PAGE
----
By Anna Hrushka
Original article here
- Two bills (HB 1331 and HB 1435) related to solid waste permitting were passed by the Texas state legislature this session. Each bill has been signed into law by Gov. Greg Abbott and will take effect September 1.
- HB 1331 raises the application fee for a municipal solid waste permit from $150 to $2,000. SB 1976, which would have increased the application fee to $5,000 plus the cost for public notice, didn’t receive a second hearing this session.
- HB 1435 will require the Texas Commission on Environmental Quality to visit any facilities that will be used to “store, process, or dispose of municipal solid waste” and verify application information before required permits are “issued, amended, extended, or renewed.”
Texas is known for being less restrictive than some states when it comes to solid waste permitting — especially for landfills — so the passage of these seemingly minor laws is notable. Legislative records indicate both bills drew support from Waste Management, Republic Services and the Texas Campaign for the Environment (TCE). SWANA’s Lone Star Chapter also supported HB 1435. The NWRA confirmed to Waste Dive it did not take a position on either bill.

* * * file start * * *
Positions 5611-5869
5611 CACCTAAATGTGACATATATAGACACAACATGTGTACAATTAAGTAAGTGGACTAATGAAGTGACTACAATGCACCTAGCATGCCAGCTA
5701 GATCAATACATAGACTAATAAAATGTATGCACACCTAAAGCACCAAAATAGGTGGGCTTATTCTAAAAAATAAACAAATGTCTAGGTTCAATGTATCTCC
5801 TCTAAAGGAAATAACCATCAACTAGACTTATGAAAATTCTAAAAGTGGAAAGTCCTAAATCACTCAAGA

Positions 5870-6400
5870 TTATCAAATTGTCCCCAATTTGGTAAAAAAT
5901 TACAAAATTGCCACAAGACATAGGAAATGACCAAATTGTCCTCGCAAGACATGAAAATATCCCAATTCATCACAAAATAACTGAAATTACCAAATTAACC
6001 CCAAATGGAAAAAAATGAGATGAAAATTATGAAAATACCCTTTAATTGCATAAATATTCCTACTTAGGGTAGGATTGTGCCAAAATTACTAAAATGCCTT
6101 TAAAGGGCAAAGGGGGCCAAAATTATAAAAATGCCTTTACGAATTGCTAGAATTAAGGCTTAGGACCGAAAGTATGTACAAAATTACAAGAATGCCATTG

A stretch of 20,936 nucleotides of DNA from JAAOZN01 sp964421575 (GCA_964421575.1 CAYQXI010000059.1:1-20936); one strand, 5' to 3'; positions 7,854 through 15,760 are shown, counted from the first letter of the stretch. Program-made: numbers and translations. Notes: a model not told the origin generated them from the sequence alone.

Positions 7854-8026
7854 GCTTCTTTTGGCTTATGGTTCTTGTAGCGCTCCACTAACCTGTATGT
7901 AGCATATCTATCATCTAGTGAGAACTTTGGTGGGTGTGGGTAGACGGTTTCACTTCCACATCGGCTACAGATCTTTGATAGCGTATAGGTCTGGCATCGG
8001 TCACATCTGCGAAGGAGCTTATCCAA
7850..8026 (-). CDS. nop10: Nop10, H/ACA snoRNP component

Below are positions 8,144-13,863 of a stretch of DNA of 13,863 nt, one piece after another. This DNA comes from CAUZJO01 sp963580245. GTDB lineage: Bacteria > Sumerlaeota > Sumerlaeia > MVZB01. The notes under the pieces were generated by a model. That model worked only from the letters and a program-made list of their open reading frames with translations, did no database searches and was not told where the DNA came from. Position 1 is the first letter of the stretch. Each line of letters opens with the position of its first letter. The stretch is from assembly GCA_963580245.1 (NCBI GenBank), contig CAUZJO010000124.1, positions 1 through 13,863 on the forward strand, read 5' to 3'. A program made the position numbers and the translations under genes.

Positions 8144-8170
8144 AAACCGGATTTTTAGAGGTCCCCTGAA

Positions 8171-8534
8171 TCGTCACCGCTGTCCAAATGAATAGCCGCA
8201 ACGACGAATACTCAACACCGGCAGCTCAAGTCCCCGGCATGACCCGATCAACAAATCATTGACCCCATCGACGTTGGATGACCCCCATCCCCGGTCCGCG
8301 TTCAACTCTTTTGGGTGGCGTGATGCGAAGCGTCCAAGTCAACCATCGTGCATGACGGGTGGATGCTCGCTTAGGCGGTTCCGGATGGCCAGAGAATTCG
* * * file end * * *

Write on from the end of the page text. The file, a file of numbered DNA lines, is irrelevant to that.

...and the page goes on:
TCE backed more than a dozen bills aimed at reforming the state’s waste system, but these were the only two that passed this year. Other notable bills that didn’t make it to the governor’s desk include HB 4568, which would have required businesses to use floodplain information from local authorities when making decisions about where to site landfills, and SB 987, which would have restricted the construction of landfills on certain aquifers.
“There’s a lot of bipartisan support for doing something, but unfortunately, most of those bills didn’t even get a hearing,” Andrew Dobbs, a TCE program director, told Waste Dive. “I think it’s because there’s a lot going on there, and some of these committees were slow-playing a lot of things. So that was kind of disappointing.”
Still, Dobbs said TCE is pleased HB 1331 will raise the permit application fee and hopes to see it increased again to cover the “hours and hours of agency time” often required to process submissions, which can be thousands of pages long. He also believes HB 1435 will help avert more potential issues at waste sites. “We’ve had instances in the past of applicants being misleading or lying on applications and dangerous proposals coming close to getting approved,” said Dobbs.
Looking ahead, Dobbs said the bipartisan attention these issues generated during the session is likely to lead to a reopening of permitting and enforcement of solid waste rules. More resistance could be expected if higher stakes proposals are introduced, but it’s also possible the industry may find common cause in bringing more regularity to the process.
“A large number of waste permits become knock-down, drag-out fights, and we believe that’s because the system is so lax that there’s a race to the bottom to get the cheapest, easiest landfill applications out there,” said Dobbs. “If we can tighten these things up, we can make sure bad proposals are never made in the first place. And whenever applications are put forward, everybody can be confident they’re going to move forward in a timely and predictable manner.”
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